It’s about time to get frying.
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By Melissa Clark
Hanukkah is less than a week away. Are you ready to fry?
For many years before the pandemic, I hosted an annual latke party. Guests were drafted into donning an apron and taking a turn at the stove flipping latkes (above) in a mix of duck fat and sunflower oil. Although latkes can be made in advance and reheated (just run them under the broiler), nothing compares to a freshly fried potato pancake still sizzling at the edges.
I like my latkes warm enough to melt a little of the sour cream on contact, but not so hot that it drips down my arm. Yes, everyone wakes up the next day smelling a little like a roadside diner after the breakfast rush. But, wow, what a blast.
Along with the requisite homemade applesauce, I like to top my latkes with smoked fish, salmon caviar, capers, shreds of brisket or pomegranate seeds. Mix and match as you like!
Hanukkah lasts eight nights, and we have so many other festive Hanukkah dishes, including a recipe for Claudia Roden’s sufganiyot, jelly doughnuts that are popular in Israel; Sarah DiGregorio’s pressure cooker pot roast with pearl onions and root veggies; and Joan Nathan’s hearty chicken matzo ball stew or her lighter vegan matzo ball soup.
Joan’s latest dispatch for The Times focuses on Charlotte Menora, a Warsaw bakery bistro serving a mix of French and Ashkenazi Jewish dishes. There’s a recipe for challah bread pudding with chocolate and poppy seeds that tastes like babka, but is easier to make.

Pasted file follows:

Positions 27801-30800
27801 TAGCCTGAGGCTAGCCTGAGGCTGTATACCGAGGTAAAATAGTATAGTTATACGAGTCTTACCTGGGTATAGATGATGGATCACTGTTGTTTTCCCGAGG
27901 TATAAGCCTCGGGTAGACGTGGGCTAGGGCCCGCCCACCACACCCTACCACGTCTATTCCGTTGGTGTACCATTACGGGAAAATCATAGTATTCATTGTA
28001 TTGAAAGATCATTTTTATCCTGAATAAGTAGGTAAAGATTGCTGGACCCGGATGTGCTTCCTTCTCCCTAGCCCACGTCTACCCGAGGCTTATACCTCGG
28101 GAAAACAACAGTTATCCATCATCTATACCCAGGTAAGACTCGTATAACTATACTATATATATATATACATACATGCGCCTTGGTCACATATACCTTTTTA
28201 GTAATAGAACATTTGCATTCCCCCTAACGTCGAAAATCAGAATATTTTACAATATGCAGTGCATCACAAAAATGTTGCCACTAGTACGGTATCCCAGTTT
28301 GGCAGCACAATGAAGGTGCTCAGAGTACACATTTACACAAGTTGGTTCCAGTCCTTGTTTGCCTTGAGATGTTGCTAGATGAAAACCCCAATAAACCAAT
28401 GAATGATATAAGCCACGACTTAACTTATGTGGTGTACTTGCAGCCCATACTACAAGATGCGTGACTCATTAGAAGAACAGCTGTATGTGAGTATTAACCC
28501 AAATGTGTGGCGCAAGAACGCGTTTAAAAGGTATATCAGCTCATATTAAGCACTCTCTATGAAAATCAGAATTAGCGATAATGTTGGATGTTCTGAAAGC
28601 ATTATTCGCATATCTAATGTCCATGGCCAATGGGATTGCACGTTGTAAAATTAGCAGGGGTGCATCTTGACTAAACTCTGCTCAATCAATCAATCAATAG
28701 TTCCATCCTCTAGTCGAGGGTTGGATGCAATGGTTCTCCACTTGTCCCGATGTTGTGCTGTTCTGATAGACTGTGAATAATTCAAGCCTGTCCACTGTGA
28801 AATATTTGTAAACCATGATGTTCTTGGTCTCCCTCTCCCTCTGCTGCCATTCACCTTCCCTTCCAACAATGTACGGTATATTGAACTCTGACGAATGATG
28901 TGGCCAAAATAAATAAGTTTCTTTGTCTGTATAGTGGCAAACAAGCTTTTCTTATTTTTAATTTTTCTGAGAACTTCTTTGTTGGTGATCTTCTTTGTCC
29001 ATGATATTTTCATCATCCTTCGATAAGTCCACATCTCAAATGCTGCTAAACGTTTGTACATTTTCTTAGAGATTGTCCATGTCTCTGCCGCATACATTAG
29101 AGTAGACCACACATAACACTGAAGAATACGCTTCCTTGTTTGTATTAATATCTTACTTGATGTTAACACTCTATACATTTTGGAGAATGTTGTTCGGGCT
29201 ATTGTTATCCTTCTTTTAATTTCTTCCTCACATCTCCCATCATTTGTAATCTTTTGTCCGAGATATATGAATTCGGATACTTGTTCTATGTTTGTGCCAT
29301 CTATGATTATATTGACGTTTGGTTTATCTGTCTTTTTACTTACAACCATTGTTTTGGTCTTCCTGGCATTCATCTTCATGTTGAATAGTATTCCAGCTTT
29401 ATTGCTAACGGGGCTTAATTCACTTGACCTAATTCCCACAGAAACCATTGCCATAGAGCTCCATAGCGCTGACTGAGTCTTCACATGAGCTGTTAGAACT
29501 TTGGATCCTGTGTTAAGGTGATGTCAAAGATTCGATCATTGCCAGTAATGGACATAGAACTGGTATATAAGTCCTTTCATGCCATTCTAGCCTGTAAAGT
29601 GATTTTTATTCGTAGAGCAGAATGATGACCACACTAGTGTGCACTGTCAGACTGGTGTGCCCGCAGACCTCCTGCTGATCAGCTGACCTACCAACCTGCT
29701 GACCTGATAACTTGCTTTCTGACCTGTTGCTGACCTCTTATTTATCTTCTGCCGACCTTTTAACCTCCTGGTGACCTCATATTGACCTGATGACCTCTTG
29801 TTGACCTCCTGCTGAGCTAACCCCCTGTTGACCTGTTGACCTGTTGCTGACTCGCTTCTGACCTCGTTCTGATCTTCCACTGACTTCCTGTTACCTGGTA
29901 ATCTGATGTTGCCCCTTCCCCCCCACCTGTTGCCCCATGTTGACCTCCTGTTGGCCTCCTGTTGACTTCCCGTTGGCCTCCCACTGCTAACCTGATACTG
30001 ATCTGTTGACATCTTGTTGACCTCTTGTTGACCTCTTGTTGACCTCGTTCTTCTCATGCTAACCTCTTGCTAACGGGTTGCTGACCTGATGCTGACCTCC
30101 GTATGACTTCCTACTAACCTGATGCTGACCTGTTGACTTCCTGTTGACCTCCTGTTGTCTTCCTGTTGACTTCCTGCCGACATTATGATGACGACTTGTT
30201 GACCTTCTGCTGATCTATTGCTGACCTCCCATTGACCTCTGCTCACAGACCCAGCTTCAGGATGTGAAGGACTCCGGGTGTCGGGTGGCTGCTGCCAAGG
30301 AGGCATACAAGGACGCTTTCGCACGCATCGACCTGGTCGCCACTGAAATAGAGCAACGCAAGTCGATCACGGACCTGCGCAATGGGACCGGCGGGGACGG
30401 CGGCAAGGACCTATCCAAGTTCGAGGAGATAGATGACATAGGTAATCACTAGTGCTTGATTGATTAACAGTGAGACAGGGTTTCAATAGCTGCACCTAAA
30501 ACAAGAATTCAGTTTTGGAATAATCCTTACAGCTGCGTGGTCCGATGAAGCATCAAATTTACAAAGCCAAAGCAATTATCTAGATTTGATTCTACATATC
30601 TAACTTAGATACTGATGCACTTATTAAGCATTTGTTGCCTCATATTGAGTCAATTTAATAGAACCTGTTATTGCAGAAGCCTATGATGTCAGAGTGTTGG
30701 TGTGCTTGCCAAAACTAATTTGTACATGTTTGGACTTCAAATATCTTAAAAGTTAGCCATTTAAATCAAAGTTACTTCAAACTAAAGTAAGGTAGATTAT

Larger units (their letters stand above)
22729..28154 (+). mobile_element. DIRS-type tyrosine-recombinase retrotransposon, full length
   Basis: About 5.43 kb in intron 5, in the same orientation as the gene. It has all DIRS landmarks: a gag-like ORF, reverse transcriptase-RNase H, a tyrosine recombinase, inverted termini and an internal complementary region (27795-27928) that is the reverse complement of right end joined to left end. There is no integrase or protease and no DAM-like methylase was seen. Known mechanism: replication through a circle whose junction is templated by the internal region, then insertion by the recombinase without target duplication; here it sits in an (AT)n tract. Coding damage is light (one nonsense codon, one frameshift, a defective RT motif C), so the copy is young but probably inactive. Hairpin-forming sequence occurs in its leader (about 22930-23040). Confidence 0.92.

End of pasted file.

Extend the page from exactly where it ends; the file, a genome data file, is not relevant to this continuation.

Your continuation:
And I have a new recipe for a sweet kugel that’s rich with sour cream and optional raisins. The interior stays soft and puddinglike, while the noodles get browned and crunchy on the surface. Just try not to nibble them all off the top before serving.
Before the holidays, though, there are many meals to consider. You could try Ali Slagle’s new recipe for roasted sweet potatoes with spinach and feta. Her clever secret is to add a little pickled jalapeño brine to the potatoes to season them. Also starring spinach and feta is Sarah DiGregorio’s terrific-looking slow-cooker chicken stew. And for breakfast (to use up leftover applesauce from the latkes), there are Yossy Arefi’s lovely applesauce muffins.
You’ll need a subscription for the recipes. Subscribing supports our work in producing myriad recipes, along with the photos and videos that go with them. Even without a subscription, you can watch our videos on TikTok, Instagram and YouTube, where, for the last video of cookie week, I demonstrate how to make my easy, chic crunchy coconut twists. (They look like cheese straws, but taste like … cookies!) And I’m here at [email protected] Drop me a line: I’d love to hear about your latke traditions and toppings.
Now, have you contended with your Spotify Wrapped results? (I don’t have Spotify, but I listened to a lot of Víkingur Ólafsson this year.) The team at New York Times Cooking also looked back on 2022 to find the recipes you loved most for this brilliantly illustrated presentation.
So many of you sent responses to the poems of Emily Dickinson that I shared for Thanksgiving, and even more of you kindly emailed to extol the virtues of fruit cake after I mentioned I’d never had a traditional one. One reader managed to do both at once by sending me an engrossing article by Reina Gattuso in Atlas Obscura about Dickinson’s recipe for black cake, a Caribbean Christmas confection. Dickinson’s recipe, Gattuso writes, “reminds us of the brutal histories of colonization and enslavement that shaped her times, and the Black and immigrant domestic laborers who shaped her work and home.” The essay also goes deep on the significance of baking in Dickinson’s heretofore little-known love life. Give it a read and let me know what you think.
I’ll see you Wednesday.
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